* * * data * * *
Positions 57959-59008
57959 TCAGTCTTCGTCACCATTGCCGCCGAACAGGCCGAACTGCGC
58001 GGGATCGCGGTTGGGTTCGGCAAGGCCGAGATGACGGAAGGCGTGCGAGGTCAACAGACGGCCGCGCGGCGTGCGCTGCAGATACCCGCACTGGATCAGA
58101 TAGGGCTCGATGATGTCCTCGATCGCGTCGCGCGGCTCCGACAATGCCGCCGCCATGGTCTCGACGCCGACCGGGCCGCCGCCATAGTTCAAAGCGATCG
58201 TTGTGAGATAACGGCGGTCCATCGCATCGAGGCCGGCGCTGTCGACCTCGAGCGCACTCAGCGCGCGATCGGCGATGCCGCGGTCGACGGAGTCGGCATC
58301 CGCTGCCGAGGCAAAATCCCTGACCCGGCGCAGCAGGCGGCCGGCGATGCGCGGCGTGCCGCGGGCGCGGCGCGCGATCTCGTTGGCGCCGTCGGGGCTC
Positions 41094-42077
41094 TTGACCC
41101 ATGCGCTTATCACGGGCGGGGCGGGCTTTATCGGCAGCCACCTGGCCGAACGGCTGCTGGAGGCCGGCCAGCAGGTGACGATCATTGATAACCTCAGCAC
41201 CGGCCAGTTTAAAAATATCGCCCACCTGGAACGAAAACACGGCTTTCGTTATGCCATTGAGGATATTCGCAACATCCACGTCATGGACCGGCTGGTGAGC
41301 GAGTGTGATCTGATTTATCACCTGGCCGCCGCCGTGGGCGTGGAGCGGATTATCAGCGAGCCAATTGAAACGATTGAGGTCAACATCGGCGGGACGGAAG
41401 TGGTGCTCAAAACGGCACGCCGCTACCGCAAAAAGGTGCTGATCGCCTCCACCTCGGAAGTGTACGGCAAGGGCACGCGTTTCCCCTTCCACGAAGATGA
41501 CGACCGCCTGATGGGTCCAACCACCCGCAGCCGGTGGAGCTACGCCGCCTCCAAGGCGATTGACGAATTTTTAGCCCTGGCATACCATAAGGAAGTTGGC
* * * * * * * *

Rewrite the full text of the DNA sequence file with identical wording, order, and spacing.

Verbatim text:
Positions 57959-59008
57959 TCAGTCTTCGTCACCATTGCCGCCGAACAGGCCGAACTGCGC
58001 GGGATCGCGGTTGGGTTCGGCAAGGCCGAGATGACGGAAGGCGTGCGAGGTCAACAGACGGCCGCGCGGCGTGCGCTGCAGATACCCGCACTGGATCAGA
58101 TAGGGCTCGATGATGTCCTCGATCGCGTCGCGCGGCTCCGACAATGCCGCCGCCATGGTCTCGACGCCGACCGGGCCGCCGCCATAGTTCAAAGCGATCG
58201 TTGTGAGATAACGGCGGTCCATCGCATCGAGGCCGGCGCTGTCGACCTCGAGCGCACTCAGCGCGCGATCGGCGATGCCGCGGTCGACGGAGTCGGCATC
58301 CGCTGCCGAGGCAAAATCCCTGACCCGGCGCAGCAGGCGGCCGGCGATGCGCGGCGTGCCGCGGGCGCGGCGCGCGATCTCGTTGGCGCCGTCGGGGCTC
Positions 41094-42077
41094 TTGACCC
41101 ATGCGCTTATCACGGGCGGGGCGGGCTTTATCGGCAGCCACCTGGCCGAACGGCTGCTGGAGGCCGGCCAGCAGGTGACGATCATTGATAACCTCAGCAC
41201 CGGCCAGTTTAAAAATATCGCCCACCTGGAACGAAAACACGGCTTTCGTTATGCCATTGAGGATATTCGCAACATCCACGTCATGGACCGGCTGGTGAGC
41301 GAGTGTGATCTGATTTATCACCTGGCCGCCGCCGTGGGCGTGGAGCGGATTATCAGCGAGCCAATTGAAACGATTGAGGTCAACATCGGCGGGACGGAAG
41401 TGGTGCTCAAAACGGCACGCCGCTACCGCAAAAAGGTGCTGATCGCCTCCACCTCGGAAGTGTACGGCAAGGGCACGCGTTTCCCCTTCCACGAAGATGA
41501 CGACCGCCTGATGGGTCCAACCACCCGCAGCCGGTGGAGCTACGCCGCCTCCAAGGCGATTGACGAATTTTTAGCCCTGGCATACCATAAGGAAGTTGGC